T shirts, etc.

old racer

New Member
Looking into purchasing a heat press to apply graphics to T-shirts, sweatshirts, etc. Do not want to get into screenprinting, etc. Looking @ a Knight heat press. What do you think? Could this be profitable and worth while? The investment for the heat press would be around $ 500.00
Interested in your opinions.
 

zmatalucci

Very Active Member
I've gone this route, and have found that heat press applied graphics do not meet my approval. (feel etc.) I found a member here who does dtg fast,cheap, and perfect. I've only needed him once, but he pulled through flawlessly.
 

SlightlyChilled

Very Active Member
Okay go big like 20x20 sounds big but you will see how fast you need itr. You can get a epson 1400 get some heat press ink and you are good to go. for the most part. pm me and I can give you more info
 

Air Art Girl

Very Active Member
I make a ton doing garments.

Not sure if you are doing vinyl on garments or what.

As far as the Knight press, get a 16x20 with an auto open feature, you won't regret the auto open.

I do tons of sports teams. Sometimes we have 3 presses going we get so busy.
 

Mike_Koval

Active Member
heat applied graphics can be very profitable...especially with sports teams and short run jobs.

when doing them, your heat press is the most important piece or equipment. Be wary of going the cheap route when it comes to a press. Be sure when doing your research, you check out the warranty and the availability of support and replacement parts. Stick with a name brand...you will thank yourself. You will pay more up front, but you get what you pay for.

My recomendations would be any Stahls heat press. Our best seller is the Hotronix auto clam 16x20. I just did a post on the latest and greatest in heat press technology...the Hotronix Fusion...i think that this will soon be our best seller.

If there are any questions feel free to contact me at any time. thank you.
 

Mosh

Major Contributor
I have a Stahlz swinger, had it for 16-17 years, still works like new. IMO heat pressed thermo-film looks like crap, but that is compairing it to screening we do. We use that stuff for names and numbers on sports teams.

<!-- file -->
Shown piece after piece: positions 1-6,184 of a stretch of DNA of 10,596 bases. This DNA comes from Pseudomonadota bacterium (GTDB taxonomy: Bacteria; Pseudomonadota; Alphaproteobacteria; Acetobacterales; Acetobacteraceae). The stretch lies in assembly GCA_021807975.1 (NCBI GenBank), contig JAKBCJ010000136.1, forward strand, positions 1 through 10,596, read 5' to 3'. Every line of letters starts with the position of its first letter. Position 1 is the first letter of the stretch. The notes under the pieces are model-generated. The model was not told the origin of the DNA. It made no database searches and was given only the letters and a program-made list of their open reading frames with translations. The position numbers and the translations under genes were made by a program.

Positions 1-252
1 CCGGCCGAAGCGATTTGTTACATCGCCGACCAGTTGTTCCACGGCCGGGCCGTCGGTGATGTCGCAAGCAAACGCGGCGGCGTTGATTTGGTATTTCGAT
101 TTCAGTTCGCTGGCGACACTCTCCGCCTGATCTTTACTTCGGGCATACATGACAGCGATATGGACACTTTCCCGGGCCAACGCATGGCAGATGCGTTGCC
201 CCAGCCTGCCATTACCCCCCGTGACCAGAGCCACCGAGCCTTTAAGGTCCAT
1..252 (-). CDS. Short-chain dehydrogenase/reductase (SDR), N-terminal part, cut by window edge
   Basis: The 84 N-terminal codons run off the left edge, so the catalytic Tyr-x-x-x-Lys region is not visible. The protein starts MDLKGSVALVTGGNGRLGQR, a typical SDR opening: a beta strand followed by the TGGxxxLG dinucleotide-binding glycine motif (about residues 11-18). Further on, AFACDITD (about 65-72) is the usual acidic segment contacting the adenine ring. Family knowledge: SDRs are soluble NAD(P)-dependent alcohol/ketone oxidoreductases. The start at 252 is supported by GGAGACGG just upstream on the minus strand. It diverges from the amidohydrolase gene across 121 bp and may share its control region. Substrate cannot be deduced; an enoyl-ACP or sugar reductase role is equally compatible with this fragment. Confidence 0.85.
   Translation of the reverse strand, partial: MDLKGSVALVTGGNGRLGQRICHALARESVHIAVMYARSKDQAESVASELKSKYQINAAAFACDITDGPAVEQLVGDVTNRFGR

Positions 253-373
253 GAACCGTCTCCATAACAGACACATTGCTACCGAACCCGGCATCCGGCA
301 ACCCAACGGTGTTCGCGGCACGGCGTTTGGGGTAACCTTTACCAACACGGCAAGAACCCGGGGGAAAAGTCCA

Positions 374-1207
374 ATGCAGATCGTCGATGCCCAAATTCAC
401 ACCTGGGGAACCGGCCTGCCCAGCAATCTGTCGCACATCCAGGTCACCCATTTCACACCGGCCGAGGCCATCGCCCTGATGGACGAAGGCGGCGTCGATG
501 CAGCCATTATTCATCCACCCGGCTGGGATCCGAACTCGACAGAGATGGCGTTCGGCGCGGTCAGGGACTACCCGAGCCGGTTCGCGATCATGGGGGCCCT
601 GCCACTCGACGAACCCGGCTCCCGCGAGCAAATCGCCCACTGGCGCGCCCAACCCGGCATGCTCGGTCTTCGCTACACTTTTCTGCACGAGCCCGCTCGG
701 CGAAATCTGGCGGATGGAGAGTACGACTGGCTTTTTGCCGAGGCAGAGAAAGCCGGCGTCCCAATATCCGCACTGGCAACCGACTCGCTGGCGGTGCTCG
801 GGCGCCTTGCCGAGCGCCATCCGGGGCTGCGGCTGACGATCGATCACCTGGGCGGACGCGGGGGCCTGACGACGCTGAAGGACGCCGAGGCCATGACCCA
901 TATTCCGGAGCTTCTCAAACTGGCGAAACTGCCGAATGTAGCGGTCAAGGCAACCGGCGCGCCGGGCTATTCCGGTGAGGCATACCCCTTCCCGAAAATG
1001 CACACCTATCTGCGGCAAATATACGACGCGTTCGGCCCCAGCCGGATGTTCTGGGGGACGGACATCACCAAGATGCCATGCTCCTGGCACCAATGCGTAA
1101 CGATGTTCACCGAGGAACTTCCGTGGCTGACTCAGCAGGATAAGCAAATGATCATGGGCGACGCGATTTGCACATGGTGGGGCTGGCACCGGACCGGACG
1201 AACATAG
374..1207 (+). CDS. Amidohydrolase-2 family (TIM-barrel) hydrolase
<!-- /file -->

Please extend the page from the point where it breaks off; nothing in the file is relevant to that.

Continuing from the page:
Air Art Girl

Very Active Member
Some of the old films did look like crap but there are way more fun things you can do with films that you can't do with screen printing such are twill for one.

I have an old Hix that is ancient and still works great, a Geo. Knight and a Phoenix Phire from Imprintables that all have their purpose and work great. You can also use your press for print cut product and sublimation that have all come a long way.

My presses are busy all the time. I would stick to a name brand press as evident by Mosh and myself, they keep working. And, if they don't, you can replace the parts easy. Can't so that with Chinese crap machines.
 

WDP

Member
I prefer DTG. Resembles Screenprint but faster and often times the better solution for when one wants it fast and have high end look at short runs.
 

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Mosh

Major Contributor
Didn't mean it all looks like crap, but that stuff people print and stick on like a big piece of plastic does. Back in "the day" we used hot split transfers and flock films.
 

skdave

Member
We do DTG Brother 541,Tranfers, Dye sub on Polyester, And we do print cut and sew for teams. No mins:wavingflag:
 

WDP

Member
Hey SKDAVE when you relaesing a cap platen that doesn't rape the wallet like Stitch does?
 

G-Artist

Active Member
If I were to ever buy anoher heat press it would be with a swing-away head. I've had it with clam shells. They are ok for transfers and drying prints but if you are customizing via individual names using individual letters you don't want that heat in your face while working.

Expensive but worth it.
 

Mike_Koval

Active Member
When deciding on a heat press ask youself these questions...

1. How much room do I have?
If you are limited in space, you're best option is the clam shell. These units take up little space and can be placed just about anywhere in your shop. Another nice feature on some clam shell is the auto release feature. Perfect press for those doing small amounts of transfers and busy shops where the auto release feature comes in very nicely...no baby sitting.

2. What are my main applications?
If you are doing alot of layout such as names and numbers, no question a swing away or a draw style. Heat free work space and no burny fingers! Also if you are doing items such as bags, totes and other odd shaped items, a press that allows for threadability is key...the new Hotronix Fusion is perfect for this.

3. What is my volume of presses?
If you are doing a high volume of pressing, you may want to consider an air operated swing away press. These units are completely automatic. Close with a push of a button and open automatically. This will save wear and tear on the operator.

Answer those questions and then look at the extras. For me a must would be digital time, temp and pressure readouts, and if going with a clam, auto release.
 
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